is a new series that will reprint, in yearly volumes,
the rare early daily newspaper strips that are essential to comics
history, seminal strips that are unique creations in their own
right, while also significantly contributing to the advancement of
the medium. The strips are presented in a novel
format: 11.5" wide by 4.25" high, each page containing a single
daily. By reproducing the strips one per page in an oblong format,
it allows us to have an experience similar to what newspaper buyers
had fifty to a hundred years ago—reading the comics one day
at a time. Each page will also showcase the title given to that
daily by the cartoonist, plus the weekday and
LOAC Essentials Vol. 1: Baron Bean 1916
Edited and designed by Dean Mullaney, Essay by Jared Gardner.
This inaugural volume features the first year of Baron Bean, by perhaps the greatest of all comic strip stars: George Herriman. From his earliest cartoons, the creator of Krazy Kat found few themes as fascinating as the power of titles and the ways in which worth in society is determined based on a hat, a name, or the color of one’s skin. Baron Bean quickly developed into one of Herriman’s richest and funniest creations, second only to Krazy Kat, whose citizens would occasionally grace the panels of Baron Bean. Each day Herriman gives reason to question not only the superiority of would-be “Barons” over their vassals and retainers, but equally the superiority of so-called “humans” over the animals they call “pets.” The complete series from 1916 to 1919 will be reprinted in three volumes.
"The book itself is in proportion to the dimensions of a newspaper strip. The accompanying essay - always a must read in any LOAC volume - goes a long way to educating the reader about Herriman and Baron Bean, and it's an incredible package for $19.99."—Scoop
Once again The Library of American Comics sets
the standard for archival and reprint quality. In addition to the
historical importance of this volume in the annals of comic
history, Baron Bean also provides a detailed look back at
the sociological issues in America at that time.—New York
Journal of Books
Oblong 11.5” x
4.25” hardcover, 336 pp, $19.99. ISBN:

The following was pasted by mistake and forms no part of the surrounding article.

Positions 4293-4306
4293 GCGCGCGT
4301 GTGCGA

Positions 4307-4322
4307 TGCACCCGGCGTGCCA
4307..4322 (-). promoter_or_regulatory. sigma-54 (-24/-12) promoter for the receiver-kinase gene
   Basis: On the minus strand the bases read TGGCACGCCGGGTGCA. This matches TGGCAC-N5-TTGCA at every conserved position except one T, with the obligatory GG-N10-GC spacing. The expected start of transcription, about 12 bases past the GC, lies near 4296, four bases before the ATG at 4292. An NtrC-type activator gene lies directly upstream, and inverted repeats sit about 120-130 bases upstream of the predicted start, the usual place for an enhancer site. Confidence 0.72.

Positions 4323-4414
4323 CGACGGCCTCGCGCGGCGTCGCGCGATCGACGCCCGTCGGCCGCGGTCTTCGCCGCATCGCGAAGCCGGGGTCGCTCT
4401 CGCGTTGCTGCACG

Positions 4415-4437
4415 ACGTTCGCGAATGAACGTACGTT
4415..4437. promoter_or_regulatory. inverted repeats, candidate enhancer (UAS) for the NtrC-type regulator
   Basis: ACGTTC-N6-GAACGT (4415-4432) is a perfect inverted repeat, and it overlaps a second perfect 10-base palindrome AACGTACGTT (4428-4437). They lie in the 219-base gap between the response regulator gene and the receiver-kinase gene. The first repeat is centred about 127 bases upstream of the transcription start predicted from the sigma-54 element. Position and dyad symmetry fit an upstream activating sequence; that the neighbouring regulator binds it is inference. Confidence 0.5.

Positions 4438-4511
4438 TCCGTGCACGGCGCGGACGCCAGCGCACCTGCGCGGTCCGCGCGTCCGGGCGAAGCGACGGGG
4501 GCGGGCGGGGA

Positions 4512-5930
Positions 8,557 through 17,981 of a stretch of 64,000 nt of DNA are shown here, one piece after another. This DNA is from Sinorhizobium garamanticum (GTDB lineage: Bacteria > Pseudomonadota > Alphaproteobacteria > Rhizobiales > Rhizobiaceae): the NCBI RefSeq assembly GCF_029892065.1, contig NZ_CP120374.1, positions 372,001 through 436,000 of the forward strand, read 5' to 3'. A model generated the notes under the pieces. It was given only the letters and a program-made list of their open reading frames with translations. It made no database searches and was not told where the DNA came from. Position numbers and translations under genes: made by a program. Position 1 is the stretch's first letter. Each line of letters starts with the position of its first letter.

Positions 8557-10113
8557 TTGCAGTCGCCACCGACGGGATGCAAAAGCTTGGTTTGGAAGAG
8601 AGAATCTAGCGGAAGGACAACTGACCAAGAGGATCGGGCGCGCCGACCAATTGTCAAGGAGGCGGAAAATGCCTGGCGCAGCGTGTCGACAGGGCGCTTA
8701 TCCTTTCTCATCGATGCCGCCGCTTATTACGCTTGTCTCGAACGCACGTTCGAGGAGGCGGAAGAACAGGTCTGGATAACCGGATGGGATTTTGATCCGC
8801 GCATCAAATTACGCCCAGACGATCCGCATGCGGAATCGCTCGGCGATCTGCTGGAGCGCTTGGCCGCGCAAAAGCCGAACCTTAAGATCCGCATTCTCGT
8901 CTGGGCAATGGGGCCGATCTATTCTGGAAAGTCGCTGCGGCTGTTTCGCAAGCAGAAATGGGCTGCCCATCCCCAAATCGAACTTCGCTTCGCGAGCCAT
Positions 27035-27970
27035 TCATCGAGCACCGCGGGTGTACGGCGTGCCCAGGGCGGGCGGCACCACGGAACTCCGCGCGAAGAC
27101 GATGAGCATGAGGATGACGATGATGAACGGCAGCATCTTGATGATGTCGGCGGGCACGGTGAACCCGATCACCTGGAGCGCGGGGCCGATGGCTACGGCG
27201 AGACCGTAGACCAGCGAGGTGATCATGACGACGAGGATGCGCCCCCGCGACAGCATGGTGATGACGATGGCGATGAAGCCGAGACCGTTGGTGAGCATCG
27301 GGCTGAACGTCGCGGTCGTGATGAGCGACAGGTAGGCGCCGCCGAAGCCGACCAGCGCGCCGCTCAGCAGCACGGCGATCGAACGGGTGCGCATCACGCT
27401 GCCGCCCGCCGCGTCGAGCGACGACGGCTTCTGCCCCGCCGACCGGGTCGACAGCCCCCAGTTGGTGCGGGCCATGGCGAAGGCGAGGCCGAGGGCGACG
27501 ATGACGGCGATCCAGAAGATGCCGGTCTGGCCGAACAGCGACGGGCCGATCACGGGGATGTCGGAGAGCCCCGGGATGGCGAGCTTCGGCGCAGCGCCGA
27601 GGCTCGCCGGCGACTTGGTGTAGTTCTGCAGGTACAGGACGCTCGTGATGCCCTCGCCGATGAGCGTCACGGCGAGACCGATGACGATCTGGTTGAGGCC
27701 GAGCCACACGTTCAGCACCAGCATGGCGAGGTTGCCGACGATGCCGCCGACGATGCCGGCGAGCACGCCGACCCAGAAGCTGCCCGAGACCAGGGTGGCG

LOAC Essentials Vol. 2: The Gumps 1929
Edited and with an Introduction by Jared Gardner. Designed by Dean Mullaney.
In the second decade of the 20th Century Sidney Smith created a formula of melodrama, adventure, mystery, and comedy that made The Gumps one of the country's most popular comics and himself perhaps its richest cartoonist. So devoted were his readers that they regularly wrote in to offer advice for his characters' love lives and business decisions and generally treated the characters as friends and family members.
In 1928-29, with the launching of what would be his most famous story, "The Saga of Mary Gold," Smith's relationship to his readers would be tested as never before. Its heartbreaking conclusion would change comics forever. Here for the first time since the story made headlines across America in the spring of 1929 we reprint the saga that Hogan's Alley magazine called "One of the Ten Biggest Events in Comics History"—a tale that has lost none of its power to captivate readers in the 21st Century.
"What holds The Saga of Mary Gold together more than anything is the inevitable march toward the end. As the reader begins to realize where Mr. Smith is taking us the anticipation builds to the point where you almost want to cry “NO!” out loud….A volume of touching sincerity that reinforces the best of what it meant to be an American in times of turmoil. The reproduction of the art is flawless.…" —New York Journal of Books
Oblong 11.5” x
4.25” hardcover, 344 pp, $19.99. ISBN: